The case for cheaper ‘knowledge goods’
Here’s a letter that appeared in today’s Straits Times. It makes a very neat argument for MNCs to drop their one-price-fits-all policy when selling their software, drugs or music in the developing world.
Beat piracy with cheaper software
I REFER to the article, ‘Illegal: 43% of software in PCs here are pirated copies’ (ST, July 8).
Piracy stunts the growth of the software industry and leads to lower-quality releases and fewer new programs. If software piracy were eradicated, more jobs would be created and prospects for wealth creation improved.
Except that the situation is not that simple. There’s no arguing against the fact that a lot of people, here and abroad, are using software they haven’t paid for.
Obviously, the software industry would make a lot more money if all those people handed software vendors the full retail price. Statistics about ‘lost’ revenues arising from piracy seem to be based on the assumption that if people couldn’t, or just didn’t, pirate the software, they would turn around and buy it from a legitimate source. This assumption is flawed.
The countries in which piracy is most rampant – Vietnam and China, for example – also happen to be poor. Does one really think that if the average computer user in these countries couldn’t get his hands on a pirated copy of a certain software, he would turn around and drop a year’s wages to buy one? More likely, he would just have to find a way to do without it.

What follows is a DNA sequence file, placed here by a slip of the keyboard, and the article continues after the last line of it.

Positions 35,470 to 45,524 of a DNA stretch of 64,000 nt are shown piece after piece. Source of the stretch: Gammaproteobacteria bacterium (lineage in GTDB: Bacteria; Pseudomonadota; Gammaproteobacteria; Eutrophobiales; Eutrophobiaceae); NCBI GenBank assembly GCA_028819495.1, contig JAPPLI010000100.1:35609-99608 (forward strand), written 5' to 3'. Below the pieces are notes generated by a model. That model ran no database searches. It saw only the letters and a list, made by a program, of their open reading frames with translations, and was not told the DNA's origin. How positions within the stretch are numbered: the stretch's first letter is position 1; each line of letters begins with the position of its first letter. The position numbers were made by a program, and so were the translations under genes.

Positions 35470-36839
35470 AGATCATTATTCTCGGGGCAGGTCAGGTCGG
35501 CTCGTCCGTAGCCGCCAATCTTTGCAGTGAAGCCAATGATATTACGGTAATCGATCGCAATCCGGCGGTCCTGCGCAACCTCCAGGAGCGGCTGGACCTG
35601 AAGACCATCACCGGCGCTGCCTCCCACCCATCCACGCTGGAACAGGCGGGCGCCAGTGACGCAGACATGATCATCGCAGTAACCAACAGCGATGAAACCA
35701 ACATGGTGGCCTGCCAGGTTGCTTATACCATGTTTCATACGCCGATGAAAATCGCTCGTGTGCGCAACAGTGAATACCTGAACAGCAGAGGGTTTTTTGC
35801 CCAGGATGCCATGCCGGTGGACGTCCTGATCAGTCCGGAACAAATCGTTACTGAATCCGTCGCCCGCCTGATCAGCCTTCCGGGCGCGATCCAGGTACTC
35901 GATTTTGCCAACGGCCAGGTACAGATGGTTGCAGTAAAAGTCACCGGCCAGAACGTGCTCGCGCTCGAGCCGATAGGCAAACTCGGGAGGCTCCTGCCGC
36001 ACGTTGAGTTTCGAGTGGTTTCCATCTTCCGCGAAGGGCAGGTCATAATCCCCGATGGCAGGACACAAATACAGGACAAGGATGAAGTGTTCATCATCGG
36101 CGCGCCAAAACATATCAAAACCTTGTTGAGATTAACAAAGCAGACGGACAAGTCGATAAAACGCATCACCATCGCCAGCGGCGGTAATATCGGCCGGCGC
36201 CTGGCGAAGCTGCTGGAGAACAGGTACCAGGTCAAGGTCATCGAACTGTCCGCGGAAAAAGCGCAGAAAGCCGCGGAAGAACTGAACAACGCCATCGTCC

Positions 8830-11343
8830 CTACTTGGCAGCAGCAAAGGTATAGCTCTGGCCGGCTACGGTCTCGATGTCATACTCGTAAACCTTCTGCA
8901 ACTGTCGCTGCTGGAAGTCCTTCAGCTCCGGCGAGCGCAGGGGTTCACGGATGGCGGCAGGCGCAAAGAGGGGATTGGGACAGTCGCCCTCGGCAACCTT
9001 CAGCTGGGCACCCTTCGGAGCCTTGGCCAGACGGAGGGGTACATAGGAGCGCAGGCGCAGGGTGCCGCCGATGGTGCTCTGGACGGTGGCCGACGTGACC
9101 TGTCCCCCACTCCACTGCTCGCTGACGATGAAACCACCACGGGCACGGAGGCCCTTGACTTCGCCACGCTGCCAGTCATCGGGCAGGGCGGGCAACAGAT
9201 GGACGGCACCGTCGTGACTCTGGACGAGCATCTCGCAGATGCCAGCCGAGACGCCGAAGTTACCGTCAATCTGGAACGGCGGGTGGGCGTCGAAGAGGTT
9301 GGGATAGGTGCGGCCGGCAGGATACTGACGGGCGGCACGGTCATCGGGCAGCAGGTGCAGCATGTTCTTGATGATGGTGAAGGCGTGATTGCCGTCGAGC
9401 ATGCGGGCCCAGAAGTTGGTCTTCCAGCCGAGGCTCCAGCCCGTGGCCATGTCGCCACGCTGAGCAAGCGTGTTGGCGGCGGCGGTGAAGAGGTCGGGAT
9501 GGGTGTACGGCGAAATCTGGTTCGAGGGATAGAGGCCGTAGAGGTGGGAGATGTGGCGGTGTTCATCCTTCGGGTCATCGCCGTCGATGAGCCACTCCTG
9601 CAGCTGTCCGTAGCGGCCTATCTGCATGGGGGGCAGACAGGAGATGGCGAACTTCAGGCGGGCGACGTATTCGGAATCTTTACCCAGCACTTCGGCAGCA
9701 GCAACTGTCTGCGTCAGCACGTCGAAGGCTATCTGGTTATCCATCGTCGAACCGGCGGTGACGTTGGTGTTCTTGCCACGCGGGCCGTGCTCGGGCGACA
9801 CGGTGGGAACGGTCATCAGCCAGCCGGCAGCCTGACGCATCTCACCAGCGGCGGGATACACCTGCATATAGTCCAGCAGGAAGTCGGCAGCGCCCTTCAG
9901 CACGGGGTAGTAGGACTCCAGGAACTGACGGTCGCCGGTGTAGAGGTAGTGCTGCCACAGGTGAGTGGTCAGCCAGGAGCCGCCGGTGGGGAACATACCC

It must, however, be stressed that software piracy is neither acceptable nor justified. Put simply, we live in a capitalist society where goods and services are exchanged for cold, hard cash. If a product is beyond your means, then it is beyond your means and you don’t have any ownership rights over it.
The real issue is that the one-size-fits-all pricing model of the software industry makes legitimate software simply too expensive for most. That is why pirated software is so popular in the developing world. And, not coincidental-ly, it’s also why open-source software is gaining popularity in these parts. It is heartening to note that software companies are beginning to see the value of cutting a deal for people in emerging econo-mies who want their software but can’t pay top dollar. Getting people to use their products has long-term bene-fits, even if they have to practically give them away for a while.
Take, for example, the costly drugs created to fight Aids. Expensive to develop but cheap to make, they are sold at premium prices in rich countries. But poor countries couldn’t afford them, so their citizens died.
Now the international community is rightly getting the drug companies to make these products available in developing nations at low prices. And enlightened drug companies are going along, partly for humanitarian reasons, but mainly because they realised they were never going to get the full retail price from these impoverished Central African nations – no matter how desperate the Aids victims were.
Let’s hope the software industry will see the economic benefit of following suit.ALVIN HARVEY KAM SIEW WAH (DR) [Straits Times]